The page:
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Unicorn startup makes smart move into AI industry

By Ma Si | China Daily | Updated: 2017-10-19 07:55
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Chinese chip startup Cambricon Technologies has raised $100 million from investors, making it the first "unicorn" in the country's AI semiconductor sector to be worth more than $1 billion.

Backed by Alibaba Group Holding Ltd, the Beijing-based company is affiliated to the Chinese Academy of Sciences, or CAS, and has focused on advanced chips to power deep learning computation.

Chen Tianshi, co-founder and CEO of Cambricon Technologies. [Photo provided to China Daily]

This popular artificial intelligence algorithm is part of a broader push by the country's high-tech industries in the race for AI applications-the next frontier of innovation.

Last year, Cambricon unveiled its first chip, Cambricon-1A, which the company branded as the "first commercial deep learning application".

It can be used in the fields of robotics, drones, autonomous vehicles and consumer electronics.

"Most AI applications are powered by general purpose processors, which are not enough to push forward the limits of cutting-edge technologies," said Chen Tianshi, CEO and co-founder of the startup.

Cambricon-1A, he stressed, was far better than traditional chips in delivering image and speech recognition.

It also has higher integration density, making it ideal for mobile devices.

"There are differences between tailor-made AI chips and general ones. To some extent, it is like comparing kitchen knives to Swiss Army knives," said Chen Yunji, co-founder of Cambricon.

"Swiss Army knives are multifunctional, but they are not as good as kitchen knives when chopping meat," he added.

Cambricon was founded last year by the two Chens, both researchers at the Institute of Computing Technology, which is part of the CAS.

In 2016, the company also received 100 million yuan ($15 million) in licensing fees for its Cambricon-1A chip from smartphone manufacturers and wearable device makers, DigiTimes, a daily newspaper for the semiconductor and electronics sectors, reported.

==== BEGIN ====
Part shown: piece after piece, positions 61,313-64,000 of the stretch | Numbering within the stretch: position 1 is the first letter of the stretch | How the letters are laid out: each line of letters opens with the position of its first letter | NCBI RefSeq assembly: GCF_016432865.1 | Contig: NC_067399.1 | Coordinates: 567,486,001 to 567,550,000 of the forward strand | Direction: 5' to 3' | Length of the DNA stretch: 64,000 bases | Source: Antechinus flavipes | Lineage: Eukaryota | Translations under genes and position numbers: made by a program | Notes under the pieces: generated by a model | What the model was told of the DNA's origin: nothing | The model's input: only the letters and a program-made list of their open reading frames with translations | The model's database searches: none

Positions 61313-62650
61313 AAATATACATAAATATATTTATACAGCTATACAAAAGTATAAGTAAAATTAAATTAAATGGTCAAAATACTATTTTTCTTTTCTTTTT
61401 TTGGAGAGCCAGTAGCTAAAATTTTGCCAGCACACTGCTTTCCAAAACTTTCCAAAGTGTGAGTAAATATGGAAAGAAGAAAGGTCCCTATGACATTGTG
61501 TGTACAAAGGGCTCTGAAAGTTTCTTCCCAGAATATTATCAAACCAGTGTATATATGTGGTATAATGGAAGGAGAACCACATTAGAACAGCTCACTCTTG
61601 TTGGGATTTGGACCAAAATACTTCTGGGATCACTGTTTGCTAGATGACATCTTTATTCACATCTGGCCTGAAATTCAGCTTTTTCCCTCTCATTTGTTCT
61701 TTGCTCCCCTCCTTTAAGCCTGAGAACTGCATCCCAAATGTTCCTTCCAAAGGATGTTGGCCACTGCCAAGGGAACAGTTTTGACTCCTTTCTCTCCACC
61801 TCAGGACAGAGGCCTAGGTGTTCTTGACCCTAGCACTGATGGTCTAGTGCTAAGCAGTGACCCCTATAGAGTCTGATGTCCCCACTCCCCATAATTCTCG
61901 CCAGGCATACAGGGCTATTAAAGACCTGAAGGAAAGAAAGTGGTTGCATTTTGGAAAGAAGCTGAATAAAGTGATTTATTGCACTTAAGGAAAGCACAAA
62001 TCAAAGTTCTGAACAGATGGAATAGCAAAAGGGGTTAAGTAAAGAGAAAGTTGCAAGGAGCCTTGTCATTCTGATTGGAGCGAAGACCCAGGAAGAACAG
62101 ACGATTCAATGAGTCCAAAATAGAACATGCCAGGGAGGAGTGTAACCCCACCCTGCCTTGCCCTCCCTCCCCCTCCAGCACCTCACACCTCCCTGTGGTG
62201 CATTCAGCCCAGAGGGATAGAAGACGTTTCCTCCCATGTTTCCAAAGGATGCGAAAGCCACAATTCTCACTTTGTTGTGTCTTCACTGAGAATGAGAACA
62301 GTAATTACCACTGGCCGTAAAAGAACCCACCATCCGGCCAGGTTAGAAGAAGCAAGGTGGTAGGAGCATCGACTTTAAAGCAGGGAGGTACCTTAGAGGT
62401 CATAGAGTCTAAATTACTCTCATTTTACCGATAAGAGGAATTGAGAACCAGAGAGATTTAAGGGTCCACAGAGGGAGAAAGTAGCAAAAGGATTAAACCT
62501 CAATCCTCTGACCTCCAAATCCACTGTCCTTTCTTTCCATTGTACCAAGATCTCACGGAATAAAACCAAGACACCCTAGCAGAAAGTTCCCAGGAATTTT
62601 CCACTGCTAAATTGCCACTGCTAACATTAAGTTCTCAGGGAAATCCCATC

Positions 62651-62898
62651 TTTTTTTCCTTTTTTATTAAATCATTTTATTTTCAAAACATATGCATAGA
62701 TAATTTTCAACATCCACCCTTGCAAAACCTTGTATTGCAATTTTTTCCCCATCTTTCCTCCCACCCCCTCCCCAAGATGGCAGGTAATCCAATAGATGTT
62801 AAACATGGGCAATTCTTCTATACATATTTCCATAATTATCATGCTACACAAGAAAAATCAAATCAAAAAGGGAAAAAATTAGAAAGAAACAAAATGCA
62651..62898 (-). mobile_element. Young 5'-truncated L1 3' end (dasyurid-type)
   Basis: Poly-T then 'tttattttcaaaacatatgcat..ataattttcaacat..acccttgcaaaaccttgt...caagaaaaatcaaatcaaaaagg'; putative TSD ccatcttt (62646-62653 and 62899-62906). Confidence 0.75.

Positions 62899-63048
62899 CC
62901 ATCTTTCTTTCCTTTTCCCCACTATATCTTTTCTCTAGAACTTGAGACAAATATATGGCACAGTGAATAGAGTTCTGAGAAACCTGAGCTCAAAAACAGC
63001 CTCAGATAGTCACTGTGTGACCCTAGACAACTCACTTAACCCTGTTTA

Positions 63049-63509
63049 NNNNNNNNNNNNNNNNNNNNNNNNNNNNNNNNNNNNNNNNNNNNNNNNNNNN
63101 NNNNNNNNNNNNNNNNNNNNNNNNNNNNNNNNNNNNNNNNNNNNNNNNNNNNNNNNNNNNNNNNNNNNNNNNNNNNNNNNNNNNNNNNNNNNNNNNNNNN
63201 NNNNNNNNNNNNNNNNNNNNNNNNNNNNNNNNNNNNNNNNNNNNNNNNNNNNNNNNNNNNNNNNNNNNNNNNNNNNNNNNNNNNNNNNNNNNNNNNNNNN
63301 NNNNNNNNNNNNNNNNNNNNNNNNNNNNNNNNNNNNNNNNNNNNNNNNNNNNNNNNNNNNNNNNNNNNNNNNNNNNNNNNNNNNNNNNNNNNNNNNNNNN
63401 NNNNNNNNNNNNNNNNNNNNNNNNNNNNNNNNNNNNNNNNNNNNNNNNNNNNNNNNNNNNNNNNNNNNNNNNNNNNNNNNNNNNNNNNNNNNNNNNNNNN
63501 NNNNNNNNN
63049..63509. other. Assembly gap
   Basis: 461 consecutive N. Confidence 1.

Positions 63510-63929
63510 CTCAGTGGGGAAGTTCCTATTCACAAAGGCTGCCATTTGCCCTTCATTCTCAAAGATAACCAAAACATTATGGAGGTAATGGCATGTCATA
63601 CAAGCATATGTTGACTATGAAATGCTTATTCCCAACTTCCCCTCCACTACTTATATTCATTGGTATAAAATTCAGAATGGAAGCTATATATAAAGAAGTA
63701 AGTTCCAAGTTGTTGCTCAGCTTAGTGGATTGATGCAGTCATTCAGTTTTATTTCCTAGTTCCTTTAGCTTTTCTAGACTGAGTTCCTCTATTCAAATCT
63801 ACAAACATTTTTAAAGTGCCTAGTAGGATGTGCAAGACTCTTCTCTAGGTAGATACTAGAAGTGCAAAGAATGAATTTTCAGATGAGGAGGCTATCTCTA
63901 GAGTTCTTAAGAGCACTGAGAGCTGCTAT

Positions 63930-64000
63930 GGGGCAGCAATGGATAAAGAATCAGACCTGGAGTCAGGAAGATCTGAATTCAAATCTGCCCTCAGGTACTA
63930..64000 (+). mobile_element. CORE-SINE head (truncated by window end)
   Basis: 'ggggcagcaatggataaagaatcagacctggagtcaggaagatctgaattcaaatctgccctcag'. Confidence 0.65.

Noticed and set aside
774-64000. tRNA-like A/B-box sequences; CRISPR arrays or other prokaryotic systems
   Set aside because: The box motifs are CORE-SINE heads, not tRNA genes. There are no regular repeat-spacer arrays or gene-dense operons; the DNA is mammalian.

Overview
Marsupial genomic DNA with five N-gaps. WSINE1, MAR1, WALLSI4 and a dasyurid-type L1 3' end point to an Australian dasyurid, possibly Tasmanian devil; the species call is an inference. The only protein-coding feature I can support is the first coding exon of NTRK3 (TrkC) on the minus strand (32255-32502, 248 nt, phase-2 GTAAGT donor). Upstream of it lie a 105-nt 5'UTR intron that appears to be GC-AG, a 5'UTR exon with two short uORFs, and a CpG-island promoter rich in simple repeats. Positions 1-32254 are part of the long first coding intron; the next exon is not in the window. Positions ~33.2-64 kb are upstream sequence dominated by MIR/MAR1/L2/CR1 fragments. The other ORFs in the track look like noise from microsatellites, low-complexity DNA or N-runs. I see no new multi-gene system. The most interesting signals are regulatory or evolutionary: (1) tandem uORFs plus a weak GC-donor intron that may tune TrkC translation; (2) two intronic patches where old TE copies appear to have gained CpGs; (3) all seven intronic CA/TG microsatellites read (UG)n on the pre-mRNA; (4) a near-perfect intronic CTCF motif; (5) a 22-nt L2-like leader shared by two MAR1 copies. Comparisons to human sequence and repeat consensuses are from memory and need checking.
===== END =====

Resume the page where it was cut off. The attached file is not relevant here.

During August, the startup announced it had raised $100 million in series A funding. This was led by SDIC Chuangye Investment Management, a subsidiary of China's State Development & Investment Corp.

Other prominent investors included e-commerce giant Alibaba, computer manufacturer Lenovo Group Ltd, robotics firm Zhongke Tuling Century Beijing Technology and the investment arm of the CAS.

Four months earlier, Cambricon had received $1.4 million from the Chinese Academy of Sciences.

The cash will be used to accelerate the company's AI chip technology program in high performance cloud computing platforms, as well as in smartphones and wearables, Chen Tianshi pointed out.

"We will focus on both in-device AI and cloud AI," he said, adding that the firm's clients already include iFlytek Co Ltd, a leading Chinese voice recognition business, and State-owned Sugon Information Industry Co Ltd.

Indeed, the future looks bright for Cambricon, even in a global marketplace which is highly competitive.

Demand for AI chips is growing, according to Roger Sheng, a senior analyst at research company Gartner Inc.

"There is rigid demand for AI chips in security, military, video AI algorithms and other sectors in China," he said. "There is no need for Cambricon to worry about orders, as long as its technologies are strong enough."

In July, China unveiled a national development plan to build a 1 trillion yuan AI core industry by 2030. This is supposed to stimulate as much as 10 trillion yuan in related businesses.

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